It’s not often the Senate’s Democratic leader teams up with one of the chamber’s most conservative members, but so it was on Thursday when Senators Chuck Schumer of New York and Arkansas’ Tom Cotton joined a bipartisan group of senators to introduce legislation that would slap targeted sanctions on China if it fails to live up to a recent promise to regulate fentanyl as a controlled substance.
“China’s pharmaceutical and chemical companies that produce legitimate pharmaceuticals knowingly divert illicit fentanyl products and precursors to traffickers and the end product finds its way into the United States,” Sen. Schumslow-burning “That has to stop. The slow burning fire of fentanyl is now five alarm inferno, and we just can't keep watching as Chinese producers and China's and Mexico's traffickers pour gasoline all over that conflagration…It's high time to attack this problem at its roots.”
Sen. Cotton blasted the Communist nation saying “China has waged an opium war in reverse against United States for years. Chinese super labs cooked up the deadly synthetic opioid fentanyl to poison American citizens…And it's time to crack down on Chinese fentanyl.”
The GOP senator pointed an accusatory finger at his own party saying too many in his party see business opportunities in China, but they’re ignoring what he said was the reality, adding, “They are not a partner. They are not an ally. They are an adversary on every front.”
The Fentanyl Sanctions Act, the first of its kind, allots $600 million to law enforcement and intelligence officials to help identify those who produce and traffic the illicit drug, requires the president to publicly identify those bad actors, and deals a major financial blow to China’s major chemical and pharmaceutical companies by blocking access to U.S. markets if they are caught producing the drug.
The deadly synthetic opioid, 50 to 100 times more powerful than morphine, accounted for more than 40 percent of overdose deaths in 2017, according to the National Institute on Drug Abuse, and the situation has only gotten worse as the cheap drug has continued to flow into the country primarily from China, oftentimes through Mexico.
“Eleven people will die today. Eleven people will die tomorrow from opioid overdose. A huge number of those deaths will come from fentanyl and car-fentanyl,” Sen. Sherrod Brown, D-Ohio, a bill co-sponsor, told reporters. “This has to stop.”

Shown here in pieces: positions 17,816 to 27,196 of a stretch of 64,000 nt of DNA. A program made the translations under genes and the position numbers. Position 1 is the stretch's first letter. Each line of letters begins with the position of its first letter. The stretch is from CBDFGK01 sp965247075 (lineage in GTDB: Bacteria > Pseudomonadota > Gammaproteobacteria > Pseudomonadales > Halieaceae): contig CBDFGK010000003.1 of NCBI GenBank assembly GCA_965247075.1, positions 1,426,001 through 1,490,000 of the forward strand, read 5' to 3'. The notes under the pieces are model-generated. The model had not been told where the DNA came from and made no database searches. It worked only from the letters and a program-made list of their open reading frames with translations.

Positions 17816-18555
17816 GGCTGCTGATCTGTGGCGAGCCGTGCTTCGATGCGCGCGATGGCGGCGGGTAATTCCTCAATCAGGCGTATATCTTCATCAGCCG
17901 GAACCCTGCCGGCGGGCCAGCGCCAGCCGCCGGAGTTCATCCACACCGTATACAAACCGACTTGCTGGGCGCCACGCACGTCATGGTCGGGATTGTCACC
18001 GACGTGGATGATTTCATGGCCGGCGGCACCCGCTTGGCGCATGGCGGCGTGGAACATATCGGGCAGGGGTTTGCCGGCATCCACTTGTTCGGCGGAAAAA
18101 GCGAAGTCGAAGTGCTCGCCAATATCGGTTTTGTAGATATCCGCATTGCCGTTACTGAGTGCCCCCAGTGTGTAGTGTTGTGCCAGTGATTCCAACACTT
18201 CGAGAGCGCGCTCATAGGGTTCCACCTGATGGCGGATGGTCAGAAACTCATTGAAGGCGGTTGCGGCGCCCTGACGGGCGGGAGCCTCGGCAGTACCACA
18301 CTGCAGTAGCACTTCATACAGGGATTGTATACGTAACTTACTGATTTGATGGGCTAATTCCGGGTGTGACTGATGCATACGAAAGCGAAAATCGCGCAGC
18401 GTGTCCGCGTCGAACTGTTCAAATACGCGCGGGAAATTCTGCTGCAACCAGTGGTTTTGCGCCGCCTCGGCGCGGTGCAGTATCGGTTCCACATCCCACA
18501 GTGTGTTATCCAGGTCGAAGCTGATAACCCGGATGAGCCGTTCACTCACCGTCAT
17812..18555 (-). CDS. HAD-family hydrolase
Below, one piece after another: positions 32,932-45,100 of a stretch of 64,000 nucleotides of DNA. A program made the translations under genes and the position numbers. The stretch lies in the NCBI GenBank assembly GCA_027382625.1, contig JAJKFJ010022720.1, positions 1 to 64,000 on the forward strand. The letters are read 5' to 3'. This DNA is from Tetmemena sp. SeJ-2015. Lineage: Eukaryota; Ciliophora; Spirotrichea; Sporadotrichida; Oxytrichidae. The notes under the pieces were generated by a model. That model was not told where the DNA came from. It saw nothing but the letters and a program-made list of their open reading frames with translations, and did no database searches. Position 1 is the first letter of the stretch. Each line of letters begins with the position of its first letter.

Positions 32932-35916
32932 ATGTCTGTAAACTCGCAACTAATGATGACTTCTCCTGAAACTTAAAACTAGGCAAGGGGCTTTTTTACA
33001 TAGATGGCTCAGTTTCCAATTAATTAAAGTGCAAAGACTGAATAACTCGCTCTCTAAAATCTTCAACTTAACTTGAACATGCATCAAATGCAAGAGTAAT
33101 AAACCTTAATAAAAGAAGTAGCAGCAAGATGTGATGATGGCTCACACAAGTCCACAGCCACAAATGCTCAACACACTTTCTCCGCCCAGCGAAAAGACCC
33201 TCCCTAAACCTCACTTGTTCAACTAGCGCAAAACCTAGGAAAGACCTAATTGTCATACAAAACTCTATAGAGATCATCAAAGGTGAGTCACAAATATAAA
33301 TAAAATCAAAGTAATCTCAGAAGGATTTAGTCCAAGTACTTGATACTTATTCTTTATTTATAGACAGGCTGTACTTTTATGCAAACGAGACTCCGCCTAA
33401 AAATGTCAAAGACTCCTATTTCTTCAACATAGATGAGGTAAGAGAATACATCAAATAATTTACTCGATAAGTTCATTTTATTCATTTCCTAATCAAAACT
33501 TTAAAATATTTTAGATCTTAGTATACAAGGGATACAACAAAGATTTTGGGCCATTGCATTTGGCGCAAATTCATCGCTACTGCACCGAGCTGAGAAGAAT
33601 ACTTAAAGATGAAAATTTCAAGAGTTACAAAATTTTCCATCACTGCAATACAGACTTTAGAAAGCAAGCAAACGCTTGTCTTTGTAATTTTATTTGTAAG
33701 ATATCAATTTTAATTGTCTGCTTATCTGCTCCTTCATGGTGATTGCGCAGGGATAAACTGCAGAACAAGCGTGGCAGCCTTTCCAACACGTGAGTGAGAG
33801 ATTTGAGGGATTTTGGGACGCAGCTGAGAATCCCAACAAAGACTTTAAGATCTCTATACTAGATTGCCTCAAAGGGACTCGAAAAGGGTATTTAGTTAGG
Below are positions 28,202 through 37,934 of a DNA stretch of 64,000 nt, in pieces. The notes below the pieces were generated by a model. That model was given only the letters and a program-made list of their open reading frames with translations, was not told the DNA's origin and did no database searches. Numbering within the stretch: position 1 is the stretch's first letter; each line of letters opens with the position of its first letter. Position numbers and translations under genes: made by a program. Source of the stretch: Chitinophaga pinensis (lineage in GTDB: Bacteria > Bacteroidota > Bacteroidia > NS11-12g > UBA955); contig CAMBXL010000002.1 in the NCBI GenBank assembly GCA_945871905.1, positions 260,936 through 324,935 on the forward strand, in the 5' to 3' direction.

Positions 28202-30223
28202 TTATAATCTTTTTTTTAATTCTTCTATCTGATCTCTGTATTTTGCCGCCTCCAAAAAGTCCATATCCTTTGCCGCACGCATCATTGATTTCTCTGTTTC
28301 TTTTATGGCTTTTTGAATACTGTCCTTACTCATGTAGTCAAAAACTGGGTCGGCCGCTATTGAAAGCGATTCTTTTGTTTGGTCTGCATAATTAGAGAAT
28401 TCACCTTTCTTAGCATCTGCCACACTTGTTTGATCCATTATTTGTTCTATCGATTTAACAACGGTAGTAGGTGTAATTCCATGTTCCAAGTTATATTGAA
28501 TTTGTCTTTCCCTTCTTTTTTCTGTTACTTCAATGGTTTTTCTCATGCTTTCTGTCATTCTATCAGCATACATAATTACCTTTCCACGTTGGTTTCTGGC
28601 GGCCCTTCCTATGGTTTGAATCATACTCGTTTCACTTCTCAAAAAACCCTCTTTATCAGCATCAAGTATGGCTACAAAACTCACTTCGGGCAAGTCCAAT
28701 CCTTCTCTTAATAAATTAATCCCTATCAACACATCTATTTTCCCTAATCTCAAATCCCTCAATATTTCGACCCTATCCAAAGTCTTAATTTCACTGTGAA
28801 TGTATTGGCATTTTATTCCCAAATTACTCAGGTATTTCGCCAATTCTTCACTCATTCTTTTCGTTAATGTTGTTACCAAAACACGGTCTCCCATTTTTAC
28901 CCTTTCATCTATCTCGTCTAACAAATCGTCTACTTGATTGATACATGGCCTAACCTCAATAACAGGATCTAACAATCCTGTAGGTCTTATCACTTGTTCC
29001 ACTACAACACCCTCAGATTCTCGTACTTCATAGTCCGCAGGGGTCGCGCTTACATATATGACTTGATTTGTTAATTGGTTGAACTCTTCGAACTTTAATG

Schumer – who said he had talked to President Trump about the legislative push and thought there was “a very, very good chance it gets signed into law” -- likened the proposed sanctions to those imposed against bad actors who endanger U.S. national security.
“There’s no reason we shouldn’t use those same powerful sanctions to keep us safe from another killer, the opioid epidemic,” the Democratic leader said.
And while earlier this week, China announced that the deadly painkiller and its many derivatives would be designated controlled substances, keeping a promise that Chinese President Xi Jingping made to President Trump at a summit in December, the senators were dubious.
“Color me skeptical that the Chinese government will uphold the end of this bargain, much like they don’t uphold their end of almost any other bargain they struck with the U.S. or the civilized world,” Sen. Cotton said.
Sen. Marco Rubio, R-Florida, also a co-sponsor of the bill, answering skeptics who say China might not have the resources and capability to mount such a massive effort to stop fentanyl, noted that the Communist nation is “pretty good at cracking down when they want to crack down,” like shutting down the Internet, Christian churches, and protestors of all stripes, the senator said.
“They haven’t cracked down on this for one simple reason, and that is – the people who are doing this who are manufacturing this and handing it off to traffickers are making a lot of money,” Rubio said.
The lawmakers also called on China to agree, within the current US-China trade talks, to an aggressive enforcement plan against fentanyl.